Pawn, The Magnetic Scrolls / Rainbird Software 1986

Definitely one of the "Finest Hours" of the British interactive fiction scene, Magnetic Scrolls' first release The Pawn was an instant sensation in Europe when it was first released, and instantly earned its the developer the moniker of "Europe's Infocom." The PC version, not surprisingly, fared much worse than the Commodore and Amiga version due to inferior graphics and almost nonexistent music. The game is off to a good start with an imaginative fantasy plot. After being knocked out on the way home from the market, you awake in the magical land of Kerovnia, with a silver band clasped around your wrist that cannot be removed. Your goal is to escape Kerovnia, where a general election is about to be held to decide whether King Erik will continue to reign. A dwarf, whose campaign pledge is to "rid dungeons of mazes of any sort" is running against the King. Other locals you'll meet are Kronos the Magician, a Guru on a hill, and a Dragon, all of whom are very well-written and memorable in his or her unique way. If you've never heard of Magnetic Scrolls, or a parser that not only rivals but surpasses Infocom's in many respects, you are in for a pleasant surprise with The Pawn. With a 3,500-word vocabulary, it understands adjectives, pronouns, and two interpretations of the conjunction (instead of just one as with most parsers). How many games could handle this sentence: "Get all except the cases but not the violin case then kill the man-eating shrew with the contents of the violin case."? The parser outdoes Infocom's in the number of multiple commands it can deal with in one go: 32. But even the world's smartest parser is just a bunch of bits and bytes unless it's put to work inside a good game, and fortunately, The Pawn delivers in spades. The game wraps a well-honed prose, great graphics (even though they are grainy in the PC version), and scores of puzzles - some diabolically difficult, others deceptively simple - in a fun story that unfolds as you progress (you won't learn the significance of the game's title until later in the game). Most puzzles are object-oriented, and there are dozens of things to juggle while figuring out how and where to use them. If you get stuck, the game's on-line hint feature doles out graduated hints, similar to Infocom's Invisiclues hintbooks. Purists who don't want graphics to get in the way of their imagination can turn them off, to no detriment to gameplay, since most scenes are described in great detail, ofen with a wry sense of British humor. It even included a thick, well-written novella "Tales of Kerovnia" that sets the stage to the game. In 2017, a Remastered version was released by Strand Games adapted for modern PCs and mobiles, with a vastly improved UI. Features include: Touch-Text Commands; Tap "links" in the text to perform commands without typing; Game specific word suggestion; Tap suggested words from the word bar during input to save time; Sidebar Inventory; All your things are conveniently listed in a sidebar - Drag and drop to use them or to apply them to things in the main text; Dynamic Map - No need to draw out the map, we do it for you. As you explore the game, the map page will expand. Tap any previous room on the map to "fast-goto" that location; Quickly navigate with a handy compass gadget. It shows the available exits at all times, simply tap to move. The new facilities make the original game fun and entertaining to play on modern devices. No more dead ends; the remaster has multi-level undo, save/load game and automatic undo from dying. There's also the original artwork, the animated artwork and new music from the original artist John Molloy.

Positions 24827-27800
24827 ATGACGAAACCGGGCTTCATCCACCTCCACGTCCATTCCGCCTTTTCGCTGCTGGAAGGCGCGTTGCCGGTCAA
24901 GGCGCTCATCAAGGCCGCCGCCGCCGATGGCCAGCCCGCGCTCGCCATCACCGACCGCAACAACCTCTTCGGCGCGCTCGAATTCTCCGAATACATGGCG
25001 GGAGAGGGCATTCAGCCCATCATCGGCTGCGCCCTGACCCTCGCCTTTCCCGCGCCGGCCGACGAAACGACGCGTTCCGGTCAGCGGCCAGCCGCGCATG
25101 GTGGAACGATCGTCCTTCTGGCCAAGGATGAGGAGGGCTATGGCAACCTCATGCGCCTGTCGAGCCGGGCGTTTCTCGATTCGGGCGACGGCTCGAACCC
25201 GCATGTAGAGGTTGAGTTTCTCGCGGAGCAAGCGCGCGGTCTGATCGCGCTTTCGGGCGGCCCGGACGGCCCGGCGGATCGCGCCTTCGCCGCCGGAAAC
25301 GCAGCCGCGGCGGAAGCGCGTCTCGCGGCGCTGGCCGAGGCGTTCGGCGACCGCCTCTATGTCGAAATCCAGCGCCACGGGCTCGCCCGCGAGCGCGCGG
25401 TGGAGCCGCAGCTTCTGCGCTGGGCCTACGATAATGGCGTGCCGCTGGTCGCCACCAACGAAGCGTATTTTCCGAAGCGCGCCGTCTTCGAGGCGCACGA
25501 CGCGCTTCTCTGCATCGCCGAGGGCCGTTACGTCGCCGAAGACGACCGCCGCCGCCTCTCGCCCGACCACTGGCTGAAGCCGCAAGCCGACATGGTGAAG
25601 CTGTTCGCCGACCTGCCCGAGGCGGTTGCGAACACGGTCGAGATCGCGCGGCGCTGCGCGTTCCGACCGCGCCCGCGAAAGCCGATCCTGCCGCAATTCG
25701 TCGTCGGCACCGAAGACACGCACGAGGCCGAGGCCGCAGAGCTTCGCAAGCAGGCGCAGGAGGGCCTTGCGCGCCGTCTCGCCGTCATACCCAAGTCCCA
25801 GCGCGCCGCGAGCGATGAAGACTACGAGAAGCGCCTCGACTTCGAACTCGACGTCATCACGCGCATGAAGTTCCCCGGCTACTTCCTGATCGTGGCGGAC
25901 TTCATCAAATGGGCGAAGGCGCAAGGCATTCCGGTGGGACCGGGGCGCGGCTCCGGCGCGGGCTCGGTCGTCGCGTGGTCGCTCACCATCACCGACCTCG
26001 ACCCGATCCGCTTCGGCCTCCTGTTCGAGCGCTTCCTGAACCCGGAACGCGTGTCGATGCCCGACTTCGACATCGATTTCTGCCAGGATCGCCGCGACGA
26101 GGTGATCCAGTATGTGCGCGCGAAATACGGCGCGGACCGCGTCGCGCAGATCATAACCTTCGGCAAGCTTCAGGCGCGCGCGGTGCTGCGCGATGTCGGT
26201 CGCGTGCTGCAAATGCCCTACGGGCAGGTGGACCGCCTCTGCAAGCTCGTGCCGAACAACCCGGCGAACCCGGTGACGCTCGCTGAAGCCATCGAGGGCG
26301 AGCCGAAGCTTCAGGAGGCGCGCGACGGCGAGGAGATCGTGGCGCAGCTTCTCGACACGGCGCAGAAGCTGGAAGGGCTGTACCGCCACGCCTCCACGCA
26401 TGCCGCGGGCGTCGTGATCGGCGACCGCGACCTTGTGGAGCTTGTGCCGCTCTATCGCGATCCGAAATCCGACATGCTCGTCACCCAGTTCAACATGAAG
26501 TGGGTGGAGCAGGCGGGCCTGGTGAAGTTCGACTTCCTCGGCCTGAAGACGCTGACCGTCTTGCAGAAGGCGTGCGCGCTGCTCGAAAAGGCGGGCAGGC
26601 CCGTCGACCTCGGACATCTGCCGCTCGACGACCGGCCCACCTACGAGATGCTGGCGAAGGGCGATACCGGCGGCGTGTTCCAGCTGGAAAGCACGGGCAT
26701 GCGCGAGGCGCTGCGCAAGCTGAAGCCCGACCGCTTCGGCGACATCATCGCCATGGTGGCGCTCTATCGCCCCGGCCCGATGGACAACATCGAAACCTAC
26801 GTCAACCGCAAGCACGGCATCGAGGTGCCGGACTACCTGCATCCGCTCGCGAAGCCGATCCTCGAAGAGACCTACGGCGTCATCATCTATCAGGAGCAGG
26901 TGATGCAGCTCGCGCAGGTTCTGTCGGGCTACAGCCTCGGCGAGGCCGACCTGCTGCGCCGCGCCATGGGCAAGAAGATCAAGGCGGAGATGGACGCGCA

Screenshots
Browser-Playable JAVA Full DOS Demo ( @ DOSdose)
Remastered Screenshots/Videos
Full Demo (@ XTC Abandonware)


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